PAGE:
Sydney's weather could impact the Women's T20 World Cup semi-final double-header at the SCG on Thursday. Australia's Bureau of Meteorology is forecasting that 5-15mm of rain could fall in Sydney on match day, and there are chances of a thunderstorm too, just days after the last two Group B games were washed away in the same city. What will that mean for the tournament? Here are the answers to the key questions.
Who are in the semi-finals?
With both matches in Sydney called off today, India will be facing England at 3pm local time in the first semi-final, while Australia will be taking on South Africa at 7pm in the second match.
What is the minimum number of overs for the match to count?
Normally, five overs per side are needed to constitute a T20 match, but the rules are different for ICC tournaments, with ten overs per side required. That means there will need to be at least 40 overs of play - 20 in each game - to get two results. The nature of the double-header will mean there will only be a spare 30 minutes for both games before overs are lost due to rain. The first game is scheduled to finish at 6pm local time, while the second game is scheduled to finish at 10pm.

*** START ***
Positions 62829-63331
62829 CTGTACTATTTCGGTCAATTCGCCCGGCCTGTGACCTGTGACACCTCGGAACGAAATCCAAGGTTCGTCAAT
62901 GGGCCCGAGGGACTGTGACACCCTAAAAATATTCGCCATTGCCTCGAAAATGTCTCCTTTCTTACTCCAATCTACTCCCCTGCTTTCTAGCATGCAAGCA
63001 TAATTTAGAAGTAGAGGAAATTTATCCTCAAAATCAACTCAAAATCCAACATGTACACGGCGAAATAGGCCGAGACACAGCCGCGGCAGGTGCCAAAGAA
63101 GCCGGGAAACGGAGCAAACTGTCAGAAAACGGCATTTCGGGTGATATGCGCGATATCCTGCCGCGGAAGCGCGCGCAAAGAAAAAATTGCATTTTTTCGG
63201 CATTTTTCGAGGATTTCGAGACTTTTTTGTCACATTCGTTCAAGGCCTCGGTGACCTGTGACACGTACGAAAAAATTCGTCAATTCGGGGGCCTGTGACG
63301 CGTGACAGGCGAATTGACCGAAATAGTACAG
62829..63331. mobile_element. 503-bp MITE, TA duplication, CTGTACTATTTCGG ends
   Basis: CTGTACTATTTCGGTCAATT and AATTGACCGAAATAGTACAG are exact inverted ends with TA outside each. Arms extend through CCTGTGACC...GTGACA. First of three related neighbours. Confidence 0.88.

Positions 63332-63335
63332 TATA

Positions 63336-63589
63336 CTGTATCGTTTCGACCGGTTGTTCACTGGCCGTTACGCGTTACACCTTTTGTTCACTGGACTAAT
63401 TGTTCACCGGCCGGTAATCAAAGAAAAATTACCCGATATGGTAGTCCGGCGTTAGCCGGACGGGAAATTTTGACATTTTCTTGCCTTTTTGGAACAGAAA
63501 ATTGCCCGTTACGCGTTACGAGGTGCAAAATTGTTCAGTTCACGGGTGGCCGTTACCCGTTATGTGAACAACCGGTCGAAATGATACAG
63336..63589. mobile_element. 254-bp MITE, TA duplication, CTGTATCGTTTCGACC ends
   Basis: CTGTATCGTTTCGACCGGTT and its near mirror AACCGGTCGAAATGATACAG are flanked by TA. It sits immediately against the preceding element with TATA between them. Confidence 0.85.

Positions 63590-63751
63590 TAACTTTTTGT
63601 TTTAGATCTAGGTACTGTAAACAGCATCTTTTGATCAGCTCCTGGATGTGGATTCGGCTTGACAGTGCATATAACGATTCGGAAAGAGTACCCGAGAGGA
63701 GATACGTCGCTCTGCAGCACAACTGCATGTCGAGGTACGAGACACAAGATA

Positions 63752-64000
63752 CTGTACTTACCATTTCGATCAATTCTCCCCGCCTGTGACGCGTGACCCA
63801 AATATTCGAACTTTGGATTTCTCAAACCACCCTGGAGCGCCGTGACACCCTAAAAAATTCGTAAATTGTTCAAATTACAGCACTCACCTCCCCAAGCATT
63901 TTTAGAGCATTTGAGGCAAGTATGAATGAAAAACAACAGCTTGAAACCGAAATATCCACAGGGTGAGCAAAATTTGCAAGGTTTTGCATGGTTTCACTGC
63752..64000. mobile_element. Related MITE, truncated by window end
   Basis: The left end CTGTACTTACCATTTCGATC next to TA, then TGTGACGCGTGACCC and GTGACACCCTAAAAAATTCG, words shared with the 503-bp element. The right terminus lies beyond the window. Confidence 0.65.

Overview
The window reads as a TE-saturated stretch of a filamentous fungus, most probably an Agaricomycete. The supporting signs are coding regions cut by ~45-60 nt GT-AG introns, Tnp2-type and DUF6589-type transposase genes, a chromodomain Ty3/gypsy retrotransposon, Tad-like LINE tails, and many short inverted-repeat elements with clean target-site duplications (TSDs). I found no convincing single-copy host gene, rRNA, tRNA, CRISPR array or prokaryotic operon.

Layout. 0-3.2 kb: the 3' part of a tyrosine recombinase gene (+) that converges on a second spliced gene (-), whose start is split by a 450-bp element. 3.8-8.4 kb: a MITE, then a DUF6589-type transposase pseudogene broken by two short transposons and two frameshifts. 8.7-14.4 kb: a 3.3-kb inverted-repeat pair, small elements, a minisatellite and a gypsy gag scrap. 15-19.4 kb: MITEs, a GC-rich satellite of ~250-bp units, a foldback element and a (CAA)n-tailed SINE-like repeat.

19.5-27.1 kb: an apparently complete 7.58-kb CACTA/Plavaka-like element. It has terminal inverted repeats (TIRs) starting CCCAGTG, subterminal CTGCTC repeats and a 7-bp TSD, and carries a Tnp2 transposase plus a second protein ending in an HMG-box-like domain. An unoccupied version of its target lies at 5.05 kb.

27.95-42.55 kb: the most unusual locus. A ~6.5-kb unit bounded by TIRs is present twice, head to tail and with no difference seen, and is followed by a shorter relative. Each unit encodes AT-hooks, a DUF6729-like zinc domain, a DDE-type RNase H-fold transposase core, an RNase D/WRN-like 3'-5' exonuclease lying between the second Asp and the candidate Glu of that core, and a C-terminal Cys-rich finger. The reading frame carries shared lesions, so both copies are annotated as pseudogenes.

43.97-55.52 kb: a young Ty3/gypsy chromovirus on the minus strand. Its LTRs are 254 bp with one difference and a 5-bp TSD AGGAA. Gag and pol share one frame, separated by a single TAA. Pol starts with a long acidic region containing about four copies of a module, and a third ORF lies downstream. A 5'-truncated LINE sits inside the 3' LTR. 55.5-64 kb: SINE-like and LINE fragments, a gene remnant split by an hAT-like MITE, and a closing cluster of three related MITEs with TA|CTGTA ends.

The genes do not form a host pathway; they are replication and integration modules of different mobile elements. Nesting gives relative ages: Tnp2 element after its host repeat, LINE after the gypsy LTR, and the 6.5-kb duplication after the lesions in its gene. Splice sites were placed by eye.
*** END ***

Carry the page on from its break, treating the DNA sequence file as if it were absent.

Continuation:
Who play the final if both games are washed out?
If both games are washed out, then the highest-ranked team from the two groups will progress to the final. India finished on top of Group A and South Africa finished on top of Group B. They would progress to play in the final.
Is there a reserve day for the semi-finals?
No. The two teams that progress to the final are required to travel from Sydney to Melbourne on Friday, the day after the semi-finals, ahead of Sunday's final at the MCG.
Is there a reserve day for the final?
There is a reserve day available if the final is washed out at the MCG on Sunday with an option available to return on Monday. However, the forecast looks good for Sunday in Melbourne with no rain forecast and pleasant temperatures likely.
South Africa Women
AUS Women vs SA Women
ENG Women vs IND Women
Women's T20 World Cup
Alex Malcolm is a freelance writer based in Melbourne